4 Reasons to Reject the TPP
by Chris Eaton
The U.S. just signed onto the Trans-Pacific Partnership, a dream deal for frackers and shark finners. But we can still stop this nightmare.
Have you ever made a bad deal? Now the U.S. government has for you.
This week in New Zealand, the United States signed on to the Trans-Pacific Partnership Agreement (TPP), an expansive trade deal with 11 other Pacific Rim nations that will empower corporations at the expense of the climate, wildlife and democracy.
Luckily, Congress can still stop the TPP. Here are four reasons we should all be rising up to stop this dangerous deal.
1. Secret Negotiations With Corporate Lobbyists
In drafting the TPP, government negotiators bowed to corporate influence, locking in policies to lower tariffs and regulations that will boost their profits. The deal was then negotiated in secret between the United States, Australia, Brunei, Canada, Chile, Japan, Malaysia, Mexico, New Zealand, Peru, Singapore, and Vietnam.
What’s worse is that 600 corporate lobbyists were asked to give input on the deal while civil society — that’s you and me — was left out.
Why all the secrecy?
2. The TPP Means Dead Sharks, Tigers, and Elephants
The TPP is all about reducing tariffs and taxes on imports, regardless of the consequences. Thanks to research by Ben Beachy of the Sierra Club, we know that this includes tariffs on shark fins, palm oil — whose expanding plantations threaten tiger habitat — and even ivory.
Cheaper shark fins means more dead sharks and cheaper palm oil means more rainforests cleared for plantations. The tariff reductions on legal ivory could even spur popularity and demand for illegally poached elephant ivory .
3. The TPP Gives a Future to Fracking
The TPP will also make it much easier for the United States to export natural gas from fracking.
Right now, exporting natural gas needs approval from the Department of Energy. The TPP removes any significant review of the environmental consequences by making approval automatic. And when export markets are guaranteed, fossil fuel companies in the United States will build more natural gas export facilities, infrastructure that will guarantee fracking, drive climate change, and poison our water for years to come.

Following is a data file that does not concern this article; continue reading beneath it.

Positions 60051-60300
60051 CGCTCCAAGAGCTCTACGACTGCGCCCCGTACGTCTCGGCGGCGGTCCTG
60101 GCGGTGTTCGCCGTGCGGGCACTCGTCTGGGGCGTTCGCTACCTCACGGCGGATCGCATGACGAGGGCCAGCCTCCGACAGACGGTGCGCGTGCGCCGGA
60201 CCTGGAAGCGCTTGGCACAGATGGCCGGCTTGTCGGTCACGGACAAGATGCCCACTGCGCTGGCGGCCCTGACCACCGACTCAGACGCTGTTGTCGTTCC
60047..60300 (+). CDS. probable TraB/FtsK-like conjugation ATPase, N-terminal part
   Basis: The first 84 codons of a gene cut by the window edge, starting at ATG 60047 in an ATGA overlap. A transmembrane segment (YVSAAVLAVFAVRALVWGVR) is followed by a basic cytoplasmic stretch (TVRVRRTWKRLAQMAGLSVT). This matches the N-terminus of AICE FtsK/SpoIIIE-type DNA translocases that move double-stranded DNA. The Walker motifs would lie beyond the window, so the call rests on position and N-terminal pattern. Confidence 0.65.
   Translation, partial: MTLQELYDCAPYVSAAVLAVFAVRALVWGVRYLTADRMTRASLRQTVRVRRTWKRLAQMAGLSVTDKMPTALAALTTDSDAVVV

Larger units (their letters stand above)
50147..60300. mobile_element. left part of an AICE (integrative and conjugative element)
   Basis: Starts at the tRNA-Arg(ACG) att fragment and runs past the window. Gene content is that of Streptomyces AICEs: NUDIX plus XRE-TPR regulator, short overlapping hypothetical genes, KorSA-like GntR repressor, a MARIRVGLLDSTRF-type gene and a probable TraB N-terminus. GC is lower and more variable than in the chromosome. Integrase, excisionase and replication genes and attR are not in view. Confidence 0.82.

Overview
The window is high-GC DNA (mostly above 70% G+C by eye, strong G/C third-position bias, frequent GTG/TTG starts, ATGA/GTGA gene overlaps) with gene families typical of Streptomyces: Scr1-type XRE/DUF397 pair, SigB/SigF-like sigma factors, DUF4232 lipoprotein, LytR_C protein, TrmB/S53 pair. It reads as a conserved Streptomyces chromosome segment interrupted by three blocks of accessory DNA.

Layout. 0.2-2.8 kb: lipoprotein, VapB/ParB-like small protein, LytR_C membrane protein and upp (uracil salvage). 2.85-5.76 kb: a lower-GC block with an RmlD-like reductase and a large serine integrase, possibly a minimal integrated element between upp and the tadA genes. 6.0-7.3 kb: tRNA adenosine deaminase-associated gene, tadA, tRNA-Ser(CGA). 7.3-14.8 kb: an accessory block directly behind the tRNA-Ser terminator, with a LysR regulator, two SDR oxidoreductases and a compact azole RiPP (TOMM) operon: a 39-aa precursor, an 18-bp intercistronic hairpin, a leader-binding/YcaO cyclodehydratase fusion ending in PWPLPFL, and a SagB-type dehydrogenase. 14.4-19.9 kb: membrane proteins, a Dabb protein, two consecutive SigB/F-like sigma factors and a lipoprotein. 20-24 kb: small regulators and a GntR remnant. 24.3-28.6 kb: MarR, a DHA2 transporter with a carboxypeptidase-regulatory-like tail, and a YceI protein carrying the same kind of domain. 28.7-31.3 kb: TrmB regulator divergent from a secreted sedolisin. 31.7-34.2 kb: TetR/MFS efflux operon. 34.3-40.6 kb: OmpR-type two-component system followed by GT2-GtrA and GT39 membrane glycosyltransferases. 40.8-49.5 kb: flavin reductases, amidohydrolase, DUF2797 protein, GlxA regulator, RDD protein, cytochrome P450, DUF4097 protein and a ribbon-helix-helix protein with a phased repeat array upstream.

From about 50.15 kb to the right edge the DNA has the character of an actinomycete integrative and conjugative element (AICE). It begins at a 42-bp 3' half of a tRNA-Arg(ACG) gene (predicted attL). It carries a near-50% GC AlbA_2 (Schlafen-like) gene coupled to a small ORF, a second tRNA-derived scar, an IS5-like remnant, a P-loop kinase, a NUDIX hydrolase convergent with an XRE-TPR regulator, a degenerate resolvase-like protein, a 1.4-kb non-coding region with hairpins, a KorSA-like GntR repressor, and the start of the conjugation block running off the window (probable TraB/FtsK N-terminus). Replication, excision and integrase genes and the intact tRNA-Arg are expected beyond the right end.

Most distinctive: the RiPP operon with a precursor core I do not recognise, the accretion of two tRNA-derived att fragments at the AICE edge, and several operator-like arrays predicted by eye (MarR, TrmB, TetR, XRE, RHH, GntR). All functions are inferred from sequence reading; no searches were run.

4. The TPP Gives Corporations Too Much Power
Under the TPP, corporate polluters will be able to sue the United States when they don’t get what they want. Corporations are already doing everything they can to buy influence in our democracy and use their dollars to drown out the voice of the people — the last thing they need is more influence over government.
If the United States passes environmental regulations that hurt a foreign corporation’s bottom line, that company will be able to sue us in a secret a foreign tribunal whose decision is final and unappealable.
Right now, Transcanada is using similar rules under the North American Free Trade Agreement (NAFTA) to sue the United States for prohibiting the expansion of the Keystone XL tar sands pipeline. Under the TPP, we could see thousands of similar lawsuits designed to reverse environmental progress.
A Movement Rising Up to Stop the TPP
The TPP is not only an environmental disaster, it’s a disaster for workers, human rights, public health, internet freedom, food safety,security, and almost everything that is important to us. But a global movement is rising up to stop it.
In the United States, more than 1,500 organizations — from unions to family farms — have asked Congress to reject the TPP.
And we can win.
If Congress rejects the TPP, the whole deal will unravel. And Presidential candidates like Hillary Clinton, Bernie Sanders, and even Donald Trump have been critical of the deal. Members of Congress who are up for reelection don’t want to face the public backlash at home. Congress only passed the measure to give the president increased negotiation powers for this by just ten votes in the House the first time around.
This is nowhere near over.